Sixty metres, up a gravel path, which leads past the fake Greco columns of his neigbours’s half-built three floor house, and on to a chicken coop surrounded courtyard that contains the old farmer’s home, which he built with his own hands.
“Set the baskets down over there.”
The old farmer motions to the concrete steps in front of the south-facing door. I put them down gladly and pull up a small, hand-made bamboo chair and sit down next to him.
“Smoke that,” the old farmer smiles, handing me a freshly rolled cigar, “You’ve earned it.”
“Thanks,” I nod and look at the long thick dark brown thing with golden specks along it.
Yes, it’s been a long time since I smoked one of these, and the last time I did, I’d stolen it…
Sticking the cigar in my mouth, I light it up, and, sure enough, the smoke goes flying straight down my cigarette trained throat, making me cough and hiccup incessantly.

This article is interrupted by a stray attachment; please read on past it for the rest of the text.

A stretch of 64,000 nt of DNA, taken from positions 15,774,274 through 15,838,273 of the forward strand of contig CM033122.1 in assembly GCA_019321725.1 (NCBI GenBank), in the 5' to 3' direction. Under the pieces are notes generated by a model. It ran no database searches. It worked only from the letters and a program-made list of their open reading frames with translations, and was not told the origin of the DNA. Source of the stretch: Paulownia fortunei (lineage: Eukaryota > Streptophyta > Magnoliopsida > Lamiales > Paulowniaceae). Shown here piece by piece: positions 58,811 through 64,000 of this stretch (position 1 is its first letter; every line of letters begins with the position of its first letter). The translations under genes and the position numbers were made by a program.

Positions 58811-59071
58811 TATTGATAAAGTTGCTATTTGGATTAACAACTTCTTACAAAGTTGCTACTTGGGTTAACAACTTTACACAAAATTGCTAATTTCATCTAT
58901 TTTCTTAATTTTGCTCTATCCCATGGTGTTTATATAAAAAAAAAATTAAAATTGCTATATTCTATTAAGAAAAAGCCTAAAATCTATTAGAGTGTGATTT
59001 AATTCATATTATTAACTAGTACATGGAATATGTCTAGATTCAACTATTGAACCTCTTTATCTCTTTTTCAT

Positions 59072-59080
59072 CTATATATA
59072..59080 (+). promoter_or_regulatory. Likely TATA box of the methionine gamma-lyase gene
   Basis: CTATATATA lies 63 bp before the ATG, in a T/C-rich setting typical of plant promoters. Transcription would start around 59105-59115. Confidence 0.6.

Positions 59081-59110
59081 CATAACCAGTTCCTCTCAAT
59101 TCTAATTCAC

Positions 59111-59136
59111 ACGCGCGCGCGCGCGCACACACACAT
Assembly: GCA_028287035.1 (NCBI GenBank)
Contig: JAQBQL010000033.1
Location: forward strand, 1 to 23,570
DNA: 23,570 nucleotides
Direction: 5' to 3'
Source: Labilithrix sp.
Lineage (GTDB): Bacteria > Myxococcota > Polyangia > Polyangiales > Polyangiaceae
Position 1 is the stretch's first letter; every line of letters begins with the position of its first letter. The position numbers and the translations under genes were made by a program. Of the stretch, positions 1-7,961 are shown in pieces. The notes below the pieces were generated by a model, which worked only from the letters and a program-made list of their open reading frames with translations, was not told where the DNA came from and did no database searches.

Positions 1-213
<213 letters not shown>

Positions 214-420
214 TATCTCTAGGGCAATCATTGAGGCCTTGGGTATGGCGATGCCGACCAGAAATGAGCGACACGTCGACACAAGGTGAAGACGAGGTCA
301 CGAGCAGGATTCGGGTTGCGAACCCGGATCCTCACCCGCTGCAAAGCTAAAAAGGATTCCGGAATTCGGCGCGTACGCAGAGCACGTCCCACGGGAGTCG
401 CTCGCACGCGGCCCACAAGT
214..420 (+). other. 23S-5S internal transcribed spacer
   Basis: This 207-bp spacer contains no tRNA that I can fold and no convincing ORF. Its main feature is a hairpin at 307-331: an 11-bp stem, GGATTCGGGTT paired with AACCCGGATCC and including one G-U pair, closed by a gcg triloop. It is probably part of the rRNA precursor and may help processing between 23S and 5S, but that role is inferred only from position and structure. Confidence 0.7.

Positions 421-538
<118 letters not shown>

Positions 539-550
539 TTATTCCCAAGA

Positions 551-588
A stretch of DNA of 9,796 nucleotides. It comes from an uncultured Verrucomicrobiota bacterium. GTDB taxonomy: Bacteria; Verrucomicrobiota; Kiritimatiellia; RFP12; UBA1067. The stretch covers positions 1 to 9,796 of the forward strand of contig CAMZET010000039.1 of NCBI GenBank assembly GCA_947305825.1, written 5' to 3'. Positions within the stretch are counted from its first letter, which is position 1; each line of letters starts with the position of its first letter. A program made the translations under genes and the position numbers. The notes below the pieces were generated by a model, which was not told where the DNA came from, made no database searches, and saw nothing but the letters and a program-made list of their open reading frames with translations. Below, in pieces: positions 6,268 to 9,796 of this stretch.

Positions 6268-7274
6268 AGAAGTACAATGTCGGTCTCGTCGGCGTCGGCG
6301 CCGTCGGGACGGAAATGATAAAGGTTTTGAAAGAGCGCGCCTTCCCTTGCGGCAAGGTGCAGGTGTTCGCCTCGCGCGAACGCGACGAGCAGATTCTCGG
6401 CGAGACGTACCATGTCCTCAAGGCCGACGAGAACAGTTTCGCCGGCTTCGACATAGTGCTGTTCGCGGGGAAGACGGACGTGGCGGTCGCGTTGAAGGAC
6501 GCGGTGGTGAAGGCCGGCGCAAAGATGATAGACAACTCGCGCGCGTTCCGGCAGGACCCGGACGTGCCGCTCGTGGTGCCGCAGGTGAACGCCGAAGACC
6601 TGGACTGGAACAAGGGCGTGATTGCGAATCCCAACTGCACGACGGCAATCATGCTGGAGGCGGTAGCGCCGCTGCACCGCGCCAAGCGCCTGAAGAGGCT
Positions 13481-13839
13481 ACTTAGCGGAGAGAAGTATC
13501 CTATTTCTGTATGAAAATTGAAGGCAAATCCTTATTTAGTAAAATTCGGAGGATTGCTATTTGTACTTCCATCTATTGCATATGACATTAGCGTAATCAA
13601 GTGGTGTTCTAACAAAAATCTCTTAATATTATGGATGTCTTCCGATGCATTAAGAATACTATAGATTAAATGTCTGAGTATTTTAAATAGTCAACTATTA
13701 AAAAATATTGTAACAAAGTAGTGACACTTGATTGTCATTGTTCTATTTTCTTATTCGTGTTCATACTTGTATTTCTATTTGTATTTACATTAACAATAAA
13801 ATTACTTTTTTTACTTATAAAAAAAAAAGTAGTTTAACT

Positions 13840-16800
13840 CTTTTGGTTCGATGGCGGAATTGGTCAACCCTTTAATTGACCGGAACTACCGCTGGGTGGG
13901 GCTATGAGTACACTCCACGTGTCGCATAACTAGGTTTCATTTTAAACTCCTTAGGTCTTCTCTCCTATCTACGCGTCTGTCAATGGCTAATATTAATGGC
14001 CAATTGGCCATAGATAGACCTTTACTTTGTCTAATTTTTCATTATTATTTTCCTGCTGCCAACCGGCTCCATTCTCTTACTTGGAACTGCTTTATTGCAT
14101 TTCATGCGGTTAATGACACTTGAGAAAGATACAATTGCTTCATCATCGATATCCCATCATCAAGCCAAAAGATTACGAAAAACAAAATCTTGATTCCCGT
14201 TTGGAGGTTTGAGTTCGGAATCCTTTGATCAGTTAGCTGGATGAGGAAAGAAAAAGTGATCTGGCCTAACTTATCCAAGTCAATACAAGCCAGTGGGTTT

Cracking up with laughter, the old man drops the knife that he’s been sharpening.
“Ha ha ha. That’s just what I did the first time my father gave me a cigar. Not the same at all is it?”
The old farmer shakes his head, while I cough away.
“No. You know, people are always trying to give me cigarettes, but once you start smoking these then nothing else will do, so I just politely hand them back to them and say, ‘Thank you my friend, but no.’”
“You taste that?”
“Yes,” I do. It’s rich and sweet and makes my lips tingle.
It’s a lovely bit of puff. No doubt about it.
“That’s pure tobacco for you my friend. No chemicals, no filters, just leaves rolled up inside another leaf, the way that it’s supposed to be. ”
Nodding, the old farmer gets up from his chair, picks up his long knife then walks over to the bamboo baskets and starts to strip the leaves from the stalks of the freshly cut plants, while I sit and puff on my cigar, admiring the dexterity and speed with which the old farmer works.
The leaves are stripped in next to no time.
Stringing up a line beneath the wooden eaves of the house, he then ties the stripped leaves to it and leaves them hanging there to dry. In a few weeks or so, they will turn from their present dark green colour to the golden brown of the dried and tied up bundles of tobacco leaves that are stored in the wicker baskets to the left of the front door.